1. Clear your computer’s DNS resolver cache
To speed up domain name resolution for frequently-visited websites, results of name resolution request are cached and may contain malicious entries causing the web search result redirection:
On the command prompt enter: ipconfig /flushdns
2. Reboot the router/modem
Some malware run in the router/modem memory so rebooting the device may sometimes do the trick.
Refer to the device user manual for instructions.
3. Update the device firmware
Firmware updates, often fixes bugs and address vulnerabilities that make them immune to this attack. Refer to the device user manual for instructions on how to get the latest firmware for your device. If your device has an option to automatically check and install updated firmware make sure to have that enabled.
4. Restore device to factory-default settings
This reverts the device to factory-default condition, erasing traces of the malware.
Refer to the device user manual for instructions.
5. Reconfigure internet connection settings
Please refer to instructions as specified by your ISP for the proper configuration.
6. Change the default admin password on the device
Remote attackers already know the default credentials for ‘fresh’ devices and easily crack weak passwords. It is highly recommended to use secure passwords. You may use the PC Tools Secure Password Generator.
7. Reconfigure your wireless connection
Depending on the device you are using, you might need to reconfigure your wireless connection before you can use it. Refer to your device user manual for configuration details and don’t forget to use secure passwords.
Fix TDSS-Related Web Search Redirection Using PC Tools™ HIT Scan
PC Tools™ HIT (Hidden Intrusive Threat) Scan is a powerful tool that exposes threats by detecting anomalies in the file system that would otherwise have been left undetected by conventional antivirus software.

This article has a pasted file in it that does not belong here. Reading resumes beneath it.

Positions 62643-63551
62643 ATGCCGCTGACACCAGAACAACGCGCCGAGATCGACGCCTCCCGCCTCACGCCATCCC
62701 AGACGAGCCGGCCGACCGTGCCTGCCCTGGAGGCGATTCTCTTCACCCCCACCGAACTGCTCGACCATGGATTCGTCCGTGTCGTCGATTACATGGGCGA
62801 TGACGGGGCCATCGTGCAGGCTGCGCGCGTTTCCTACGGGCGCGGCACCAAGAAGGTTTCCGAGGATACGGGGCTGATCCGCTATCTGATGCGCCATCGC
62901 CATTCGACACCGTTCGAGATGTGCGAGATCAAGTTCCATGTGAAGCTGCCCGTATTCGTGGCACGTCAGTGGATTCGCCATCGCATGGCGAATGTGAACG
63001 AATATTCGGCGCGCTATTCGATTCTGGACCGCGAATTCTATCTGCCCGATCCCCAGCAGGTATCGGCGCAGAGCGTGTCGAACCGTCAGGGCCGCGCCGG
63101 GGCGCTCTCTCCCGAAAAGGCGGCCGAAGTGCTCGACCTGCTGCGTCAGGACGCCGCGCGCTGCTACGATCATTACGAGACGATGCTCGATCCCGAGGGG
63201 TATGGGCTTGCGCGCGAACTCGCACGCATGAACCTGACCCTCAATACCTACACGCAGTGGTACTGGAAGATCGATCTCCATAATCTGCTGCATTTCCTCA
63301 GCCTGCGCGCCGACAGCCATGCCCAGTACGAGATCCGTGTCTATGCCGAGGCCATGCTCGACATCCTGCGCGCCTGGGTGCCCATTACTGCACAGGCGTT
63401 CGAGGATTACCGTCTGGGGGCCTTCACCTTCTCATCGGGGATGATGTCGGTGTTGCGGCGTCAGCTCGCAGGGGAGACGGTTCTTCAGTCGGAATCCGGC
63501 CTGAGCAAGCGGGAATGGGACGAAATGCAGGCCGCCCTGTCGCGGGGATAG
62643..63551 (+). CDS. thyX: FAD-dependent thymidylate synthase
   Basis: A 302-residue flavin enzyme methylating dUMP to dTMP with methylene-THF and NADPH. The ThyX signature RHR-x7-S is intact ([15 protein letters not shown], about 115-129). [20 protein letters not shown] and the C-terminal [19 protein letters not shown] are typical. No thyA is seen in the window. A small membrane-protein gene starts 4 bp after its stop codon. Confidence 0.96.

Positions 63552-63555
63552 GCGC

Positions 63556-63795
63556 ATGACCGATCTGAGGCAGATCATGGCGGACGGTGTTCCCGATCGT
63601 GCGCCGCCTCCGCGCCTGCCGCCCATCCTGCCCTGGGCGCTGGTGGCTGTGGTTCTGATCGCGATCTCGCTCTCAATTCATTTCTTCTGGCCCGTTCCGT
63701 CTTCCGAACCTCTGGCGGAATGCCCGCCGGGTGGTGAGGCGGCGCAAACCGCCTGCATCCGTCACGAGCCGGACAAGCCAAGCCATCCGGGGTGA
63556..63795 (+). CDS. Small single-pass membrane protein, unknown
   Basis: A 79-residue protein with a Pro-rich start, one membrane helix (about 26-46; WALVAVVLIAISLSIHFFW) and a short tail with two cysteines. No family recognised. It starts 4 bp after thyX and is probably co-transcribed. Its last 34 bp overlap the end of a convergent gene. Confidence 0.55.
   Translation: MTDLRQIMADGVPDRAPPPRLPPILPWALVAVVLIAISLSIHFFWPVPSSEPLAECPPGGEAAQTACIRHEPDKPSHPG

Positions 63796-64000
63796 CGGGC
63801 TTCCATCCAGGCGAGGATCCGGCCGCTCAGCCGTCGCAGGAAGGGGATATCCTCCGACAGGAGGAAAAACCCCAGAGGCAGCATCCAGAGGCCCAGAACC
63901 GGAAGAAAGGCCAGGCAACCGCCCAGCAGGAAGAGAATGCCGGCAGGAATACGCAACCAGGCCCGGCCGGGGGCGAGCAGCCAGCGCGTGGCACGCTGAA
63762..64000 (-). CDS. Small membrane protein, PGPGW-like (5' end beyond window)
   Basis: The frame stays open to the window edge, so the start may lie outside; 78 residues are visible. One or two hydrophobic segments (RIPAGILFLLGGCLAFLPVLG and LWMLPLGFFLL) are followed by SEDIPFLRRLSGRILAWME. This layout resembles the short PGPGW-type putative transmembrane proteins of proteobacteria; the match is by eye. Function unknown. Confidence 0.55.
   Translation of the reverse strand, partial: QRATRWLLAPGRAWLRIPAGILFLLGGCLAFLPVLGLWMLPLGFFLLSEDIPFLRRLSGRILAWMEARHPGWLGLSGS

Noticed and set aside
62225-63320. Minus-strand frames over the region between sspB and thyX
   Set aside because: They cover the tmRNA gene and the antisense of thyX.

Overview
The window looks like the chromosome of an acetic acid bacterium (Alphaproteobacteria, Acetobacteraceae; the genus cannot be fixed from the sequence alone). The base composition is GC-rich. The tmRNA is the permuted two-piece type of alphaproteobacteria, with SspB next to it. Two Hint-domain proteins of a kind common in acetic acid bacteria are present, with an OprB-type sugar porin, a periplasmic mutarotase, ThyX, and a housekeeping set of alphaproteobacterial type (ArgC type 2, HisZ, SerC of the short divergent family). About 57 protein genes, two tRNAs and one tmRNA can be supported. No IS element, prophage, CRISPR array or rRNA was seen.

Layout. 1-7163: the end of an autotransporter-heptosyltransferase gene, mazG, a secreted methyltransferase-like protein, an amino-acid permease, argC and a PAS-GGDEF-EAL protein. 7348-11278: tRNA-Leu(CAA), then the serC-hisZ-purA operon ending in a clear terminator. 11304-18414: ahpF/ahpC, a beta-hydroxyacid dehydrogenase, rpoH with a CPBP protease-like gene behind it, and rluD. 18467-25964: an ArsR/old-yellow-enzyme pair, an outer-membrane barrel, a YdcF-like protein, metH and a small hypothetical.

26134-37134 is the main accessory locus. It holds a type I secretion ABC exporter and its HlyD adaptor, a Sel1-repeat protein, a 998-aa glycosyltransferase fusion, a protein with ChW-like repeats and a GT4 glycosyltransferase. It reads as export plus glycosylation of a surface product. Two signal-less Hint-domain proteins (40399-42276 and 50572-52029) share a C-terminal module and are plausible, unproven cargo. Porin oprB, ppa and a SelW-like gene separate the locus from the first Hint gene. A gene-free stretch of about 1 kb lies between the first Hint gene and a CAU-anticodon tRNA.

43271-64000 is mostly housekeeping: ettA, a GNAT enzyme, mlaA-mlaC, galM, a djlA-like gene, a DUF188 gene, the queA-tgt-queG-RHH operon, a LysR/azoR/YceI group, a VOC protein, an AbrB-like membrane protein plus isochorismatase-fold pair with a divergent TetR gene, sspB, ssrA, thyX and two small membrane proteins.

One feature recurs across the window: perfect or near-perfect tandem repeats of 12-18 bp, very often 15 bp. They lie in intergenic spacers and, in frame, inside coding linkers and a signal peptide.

The tool can be freely downloaded but PC Tools customers have the option to send the HIT Scan logs to our customer support representatives for further assistance if required.
For more information on how to obtain and use HIT Scan to fix TDSS-related web search redirection on your computer please refer to this document.
To ensure that your computer is appropriately protected, please take the necessary steps and ensure that all the relevant software in use have the latest updates and patches. The latter steps are necessary to patch known vulnerabilities and protect your computer from possible security thefts.
For the latest critical and security updates for Microsoft Windows, please use Automatic Updates or visit the following site.
It is also important to keep your antivirus software up-to-date with the latest versions and definitions.
Here are some of our free solutions:
PC Tools Patch Scanner – scans your computer for missing Windows updates.
PC Tools™ AntiVirus Free 2011 – free antivirus solution
Alternate Operating System Scanner (AOSS) – PC Tools utility for scanning rootkit malware that may otherwise be invisible while the computer is running
Browser Defender – PC Tools toolbar that allows you to surf safely by displaying site ratings as you browse the Internet.
For more software to keep your PC and identity secure against TDSS and other malware, please visit: http://www.pctools.com/pc-software